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 Jack Built Trains

Article by
Dave Pecota

The Jack Built Toy Manufacturing Company

The Jack Built Toy Co. of Los Angeles CA was a very prolific producer of wooden railway sets and other toys during the 1950’s and early 1960’s.  They are most remembered for their “Snap Train” line of wood toy products.  The company offices were located at various times in LA and Burbank, and they maintained a showroom/sales office in New York.  Most … perhaps all … of their wooden railway sets were manufactured in Japan.

JB’s snap trains look very similar to the trains made by Skaneateles Handicrafters.  They were identical in size, had wooden wheels affixed by round-head tacks and had a natural wood finish.  Perhaps it could be said that snap trains were a tad more sculptural in design.

JB developed and patented intricate “floating” snap couplers to connect both their trains and their track sections.  The snap couplers allow the trains to be easily linked or disconnected without being removed from the track ... while providing enough grip to prevent those frustrating “accidental” disconnects.  The snap track connectors provide a measure of both lateral and vertical movement when track pieces are connected, so layout flexibility is quite good. 

JB’s hardwood trains, tracks and accessories were well-made and durable.  Hardwood blocks of various shapes and sizes were also included in many of the sets.  Child safety was apparently a high priority for the company.  As their catalog stated, a JB train set provides “train fun that does not need adult supervision and eliminates the hazards of electricity”.

The company also produced a dizzying array of accessories including a water tower, trestle, tunnel, station platform, signal signs, telegraph poles and a roundhouse with movable turntable.  In addition, dozens of different vehicles were available including a snazzy convertible, tank truck, beverage truck, double-deck bus, bulldozer, steamroller and a cab-over truck with an unusually long flatbed trailer.  JB also made airport and harbor sets that could be used in conjunction with their railway sets.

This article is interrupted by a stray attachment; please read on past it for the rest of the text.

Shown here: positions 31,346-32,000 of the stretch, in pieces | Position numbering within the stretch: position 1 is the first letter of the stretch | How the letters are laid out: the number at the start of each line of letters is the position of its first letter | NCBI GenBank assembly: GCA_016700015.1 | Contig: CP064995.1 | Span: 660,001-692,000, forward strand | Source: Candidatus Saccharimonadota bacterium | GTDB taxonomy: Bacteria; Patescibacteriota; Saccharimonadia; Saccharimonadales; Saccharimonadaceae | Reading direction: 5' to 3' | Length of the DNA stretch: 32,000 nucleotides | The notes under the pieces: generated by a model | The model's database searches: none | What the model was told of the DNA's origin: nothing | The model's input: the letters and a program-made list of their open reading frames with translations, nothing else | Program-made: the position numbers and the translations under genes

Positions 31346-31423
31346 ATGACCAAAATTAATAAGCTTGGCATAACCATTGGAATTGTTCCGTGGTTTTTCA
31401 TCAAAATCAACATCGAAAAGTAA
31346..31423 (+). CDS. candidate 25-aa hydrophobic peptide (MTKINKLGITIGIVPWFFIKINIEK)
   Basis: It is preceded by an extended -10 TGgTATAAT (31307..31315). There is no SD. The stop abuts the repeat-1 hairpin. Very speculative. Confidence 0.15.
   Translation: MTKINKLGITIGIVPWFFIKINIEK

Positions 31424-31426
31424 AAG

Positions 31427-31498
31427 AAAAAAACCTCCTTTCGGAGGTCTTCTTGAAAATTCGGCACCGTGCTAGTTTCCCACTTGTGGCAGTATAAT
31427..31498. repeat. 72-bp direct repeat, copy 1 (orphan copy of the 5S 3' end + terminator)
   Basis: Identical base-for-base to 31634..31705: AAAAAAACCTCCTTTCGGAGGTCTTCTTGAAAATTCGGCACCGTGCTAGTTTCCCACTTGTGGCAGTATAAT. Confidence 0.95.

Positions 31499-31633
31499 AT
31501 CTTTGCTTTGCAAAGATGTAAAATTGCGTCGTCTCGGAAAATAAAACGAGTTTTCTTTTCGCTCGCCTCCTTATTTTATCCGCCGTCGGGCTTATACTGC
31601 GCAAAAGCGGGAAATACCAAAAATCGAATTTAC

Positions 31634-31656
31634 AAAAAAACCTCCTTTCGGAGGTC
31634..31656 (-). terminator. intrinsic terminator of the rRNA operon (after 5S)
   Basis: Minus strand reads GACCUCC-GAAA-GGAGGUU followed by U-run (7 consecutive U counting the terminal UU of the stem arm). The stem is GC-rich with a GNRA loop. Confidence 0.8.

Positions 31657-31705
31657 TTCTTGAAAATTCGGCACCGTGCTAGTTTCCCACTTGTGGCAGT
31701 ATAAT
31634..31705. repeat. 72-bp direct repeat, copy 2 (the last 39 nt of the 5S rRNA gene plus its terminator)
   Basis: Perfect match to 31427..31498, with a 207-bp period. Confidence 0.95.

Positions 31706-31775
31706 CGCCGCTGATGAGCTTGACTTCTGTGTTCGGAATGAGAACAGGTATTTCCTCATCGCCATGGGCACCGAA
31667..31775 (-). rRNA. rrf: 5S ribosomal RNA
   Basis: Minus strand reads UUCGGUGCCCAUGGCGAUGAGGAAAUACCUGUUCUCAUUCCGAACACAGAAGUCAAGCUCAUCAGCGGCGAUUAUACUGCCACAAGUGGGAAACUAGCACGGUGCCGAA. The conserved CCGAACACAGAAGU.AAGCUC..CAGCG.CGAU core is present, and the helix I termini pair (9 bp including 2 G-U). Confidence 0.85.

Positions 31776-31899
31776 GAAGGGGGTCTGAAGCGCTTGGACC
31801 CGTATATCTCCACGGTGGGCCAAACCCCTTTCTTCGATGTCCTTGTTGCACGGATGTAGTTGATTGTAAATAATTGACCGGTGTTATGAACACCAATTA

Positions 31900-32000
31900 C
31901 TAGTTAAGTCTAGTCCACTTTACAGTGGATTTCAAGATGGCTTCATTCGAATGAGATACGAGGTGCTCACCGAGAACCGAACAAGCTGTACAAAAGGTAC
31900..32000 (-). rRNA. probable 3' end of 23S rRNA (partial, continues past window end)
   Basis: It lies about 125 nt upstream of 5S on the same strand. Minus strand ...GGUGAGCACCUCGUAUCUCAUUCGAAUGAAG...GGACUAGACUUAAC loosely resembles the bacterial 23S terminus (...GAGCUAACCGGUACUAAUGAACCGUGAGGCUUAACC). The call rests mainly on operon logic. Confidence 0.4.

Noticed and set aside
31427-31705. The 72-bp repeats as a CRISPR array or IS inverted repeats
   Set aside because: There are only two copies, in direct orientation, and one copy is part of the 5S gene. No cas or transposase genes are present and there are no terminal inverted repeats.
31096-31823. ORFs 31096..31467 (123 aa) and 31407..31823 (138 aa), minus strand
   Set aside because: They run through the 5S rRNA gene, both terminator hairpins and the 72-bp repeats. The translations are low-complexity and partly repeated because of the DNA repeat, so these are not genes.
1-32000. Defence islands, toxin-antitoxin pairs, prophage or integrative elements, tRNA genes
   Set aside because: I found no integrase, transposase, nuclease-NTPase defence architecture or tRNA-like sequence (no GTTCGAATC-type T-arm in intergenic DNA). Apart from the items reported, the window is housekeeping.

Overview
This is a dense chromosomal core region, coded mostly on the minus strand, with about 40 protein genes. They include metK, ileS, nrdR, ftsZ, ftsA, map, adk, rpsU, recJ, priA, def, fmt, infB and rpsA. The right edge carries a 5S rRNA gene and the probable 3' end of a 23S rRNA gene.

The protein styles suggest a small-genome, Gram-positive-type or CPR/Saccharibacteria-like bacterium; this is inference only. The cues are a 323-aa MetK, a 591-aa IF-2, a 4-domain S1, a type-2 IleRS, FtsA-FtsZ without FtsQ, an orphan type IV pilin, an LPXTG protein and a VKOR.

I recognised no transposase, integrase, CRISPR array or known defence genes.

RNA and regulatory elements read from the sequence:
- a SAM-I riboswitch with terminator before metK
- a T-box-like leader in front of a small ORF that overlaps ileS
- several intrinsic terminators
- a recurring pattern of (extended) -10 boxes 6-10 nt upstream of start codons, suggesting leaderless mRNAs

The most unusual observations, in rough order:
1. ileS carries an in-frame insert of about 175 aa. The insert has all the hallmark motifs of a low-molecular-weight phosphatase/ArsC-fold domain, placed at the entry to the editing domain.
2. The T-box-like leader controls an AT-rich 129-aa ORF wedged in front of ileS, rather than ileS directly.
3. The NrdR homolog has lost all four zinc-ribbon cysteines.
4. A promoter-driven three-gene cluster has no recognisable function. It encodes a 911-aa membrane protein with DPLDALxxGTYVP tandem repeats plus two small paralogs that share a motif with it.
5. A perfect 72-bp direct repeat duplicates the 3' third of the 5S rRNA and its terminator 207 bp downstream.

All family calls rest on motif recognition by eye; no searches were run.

In order to increase the “play value” of their roundhouse set, JB introduced pivoting magnetic train couplers in 1958.  (US patent approval was granted for these couplers in 1960.)  This was probably one of the first uses of magnetic couplers on “little trains” in the US.  But this ground-breaking “magnetic” train appeared primarily in later versions of the roundhouse set and for a short time as an individual, out-of-set item.

Pictured here is a typical snap train set with track and blocks (ca. 1957-58), along with a close-up photo of the patented snap couplers and track connectors.  Also shown is the roundhouse set with its rare and unusual magnetic train (ca. 1958-59).

By the early 1960’s, JB appeared to convert from wood to polyethylene plastic for their railway and vehicle sets.  Shortly after, it seems the company and their great little snap trains just disappeared completely from the toy marketplace.

 

Jack Built “Pigeon Hole” Parking Garage (1961)

Perhaps the most unusual accessory set that I have come across in my many years of collecting is this clever and functional parking garage.  (Every train station needs a garage!)  By grasping the round knob at the top of the metal elevator shaft, you can “lift” each vehicle up to a parking stall on any level of the structure.  Likewise, the vehicles can be moved down to exit the garage using either of the two ramps.

According to the box art, this set is complete with all vehicles including the exceptionally cute “finned” sedan and the rare ambulance. 

The garage was produced right at the end of the production life of the Jack Built “Snap Train” series.  However, it appears to have been made as a stand-alone toy … compatible with the train sets, but not specifically mentioned in the train set catalogs.  Nor was it necessary to have any trains to fully realize the play value of this great little set.